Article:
Without Seafarers There Will Be No Shipping Transportation — Dr. Dakuku

ADDRESS BY THE DIRECTOR GENERAL, NIGERIAN MARITIME ADMINISTRATION AND SAFETY AGENCY (NIMASA), Dr Dakuku Peterside.
 
ON THE CELEBRATION OF INTERNATIONAL DAY OF THE SEAFARERS, 2016
THEME: “AT SEA FOR ALL”
 
 
It is a privilege for me to be among this august audience on this day which the International Maritime Organisation (IMO)has set aside as the International Day of the Seafarers to celebrate the seafarer and allow the world know how and why the seafarer is indispensable to everyone.
It is pertinent for us to understand that without seafarers there will be no shipping transportation; thus we ought to recognise the importance and indispensability of shipping to the world’s socio-economic setting.
Maritime transportation more than any other mode of transportation, facilitates the movement of huge volume of global trade to various destinations across the world seas.
One of the core functions of NIMASA is the development of shipping and regulation of matters relating to merchant shipping and seafarers, this clearly underscores the importance that the Agency pays to the welfare of our seafarers.
This year’s campaign is aimed at celebrating Seafarers and letting the World know how and why Seafarers are indispensible to everyone. 
In the words of IMO Secretary-General, Kitack Lim,”this year, on June 25th, the day of the Seafarers, we are once again asking people everywhere to show their appreciation to the Seafarers that quietly, mostly unnoticed, keep the wheels of the World in motion.”
As we mark this year’s day of the Seafarers, the focus is on maritime education and encouraging young people to consider a career at Sea.
 
 
 
We are here gathered today to celebrate seafarers, who are these seafarers? 
Article II (1) (f) of the Maritime Labour Convention (MLC), 2006 defines seafarer as “any person who is employed or engaged or works in any capacity on board a ship to which this Convention applies”.
A seafarer is thus any person who is employed or engaged or work in any capacity on board a ship, thus from the Captain to the boiler and cook, the Convention applies to them; therefore seafarers also have employment and social rights as contained in Article IV of the MLC 2006. 
Over the years, various types of vessels have been built for the purpose of carriage of persons and goods from one point to another. Technology has brought about improvement in the type, size, speed, design and compartments for carrying passengers and goods on board vessels; however no matter how atheistically beautiful and well constructed in terms of navigation and operational capacity, the vessel will not move without someone to navigate across the vast oceans of the world, this is where the seafarer comes in.
Today, presents a rare opportunity for the world to celebrate the Seafarer who is rarely acknowledged as the core component in the development of global shipping, perhaps this is why the International Maritime Organisation has as its theme for this year’scelebration as “At Sea for All”.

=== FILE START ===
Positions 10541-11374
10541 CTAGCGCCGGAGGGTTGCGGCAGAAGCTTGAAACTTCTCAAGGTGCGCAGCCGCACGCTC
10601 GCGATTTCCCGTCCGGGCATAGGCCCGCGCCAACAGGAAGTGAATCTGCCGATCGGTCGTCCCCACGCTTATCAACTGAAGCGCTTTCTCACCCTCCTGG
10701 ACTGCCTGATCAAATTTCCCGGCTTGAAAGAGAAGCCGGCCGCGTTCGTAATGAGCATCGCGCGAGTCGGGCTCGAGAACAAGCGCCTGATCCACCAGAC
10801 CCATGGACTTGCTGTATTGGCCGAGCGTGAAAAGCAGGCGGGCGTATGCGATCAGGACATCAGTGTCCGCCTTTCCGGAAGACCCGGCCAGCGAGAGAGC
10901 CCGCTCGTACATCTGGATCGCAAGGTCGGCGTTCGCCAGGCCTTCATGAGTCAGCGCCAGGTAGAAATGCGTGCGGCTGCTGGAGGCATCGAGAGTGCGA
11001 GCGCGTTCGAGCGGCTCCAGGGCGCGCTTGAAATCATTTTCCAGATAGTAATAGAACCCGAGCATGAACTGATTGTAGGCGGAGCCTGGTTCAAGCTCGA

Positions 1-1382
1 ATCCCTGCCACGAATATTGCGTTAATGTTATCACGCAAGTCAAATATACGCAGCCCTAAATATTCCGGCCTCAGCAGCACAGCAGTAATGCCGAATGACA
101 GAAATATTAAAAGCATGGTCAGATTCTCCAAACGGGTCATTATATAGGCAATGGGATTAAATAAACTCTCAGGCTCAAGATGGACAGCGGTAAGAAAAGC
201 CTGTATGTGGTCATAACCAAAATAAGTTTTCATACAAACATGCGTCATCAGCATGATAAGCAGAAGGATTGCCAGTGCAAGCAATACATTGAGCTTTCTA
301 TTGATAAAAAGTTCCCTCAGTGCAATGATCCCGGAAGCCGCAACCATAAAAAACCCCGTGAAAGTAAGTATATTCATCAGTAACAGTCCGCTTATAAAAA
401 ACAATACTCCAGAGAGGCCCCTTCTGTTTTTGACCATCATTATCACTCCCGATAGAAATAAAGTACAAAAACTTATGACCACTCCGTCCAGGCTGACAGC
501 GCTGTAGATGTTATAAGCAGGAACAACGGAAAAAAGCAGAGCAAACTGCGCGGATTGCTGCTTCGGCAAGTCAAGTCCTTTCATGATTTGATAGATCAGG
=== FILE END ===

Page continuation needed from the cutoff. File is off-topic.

It is important that stakeholders and the general public appreciate what the seafarers endure when carrying out their responsibilities such as the many months they spend away from their loved ones under harsh weather conditions in the turbulent seas.
 
Seafarers can be termed as citizens of the world in the sense that they are constantly on the move on account of the vessel which they are on board; they practically live their lives at sea and sometimes sacrifice a lot to ensure that passengers and goods get safely to their final destinations. 
In recognition of the above fact and given the global nature of shipping, seafarers need special protection; hence, the International Labour Organisation in 2006 came up with the Maritime Labour Convention (MLC), 2006 otherwise referred to as the seafarers’ Bill of Rights. A Treaty Nigeria has ratified.
According to the Convention, every seafarer has a right to a safe and secure workplace that complies with safety standards; every seafarer has a right to fair terms of employment etc.
NIMASA as the Maritime Administration of Nigeria has taken steps to domesticate the MLC 2006 in order to protect Nigerian seafarers.
The Agency realising the employment opportunity in seafaring as a result of the dearth of seafarers globally, introduced the Nigerian Seafarers Development Programme (NSDP) to afford Nigerians the adequate training and proper certification opportunity to get engaged in seafaring on board vessels irrespective of flag. This is a strategic intervention of government as a way of making Nigeria a major supplier of seafarers like the Chinese, Indians and Phillipinos thus, contributing to Nigeria’s economic growth.
At this juncture, I would like to call on all maritime stakeholders to identify with the theme of this year’s Day of the Seafarers campaign by appreciating the invaluable contribution of seafarers to our wellbeing.
 
The Agency is presently inundated with cases of employers refusing to pay seafarers salaries and allowances legitimately earned by them. It is expected that today will be the beginning of better days for seafarers when their employers and other critical stakeholders will begin to take seriously issues bordering on their safety, work environment, welfare and health whereby cases of unpaid salaries and health benefits will be a thing of the past as these issues have become too frequent. 
I thank you for finding time to attend this event and wish you all a very happy celebration of the day of theseafarers, the unsung heroes of the World’s economy who are always ‘at sea for all’.
 
 
DR. DAKUKU A. PETERSIDE

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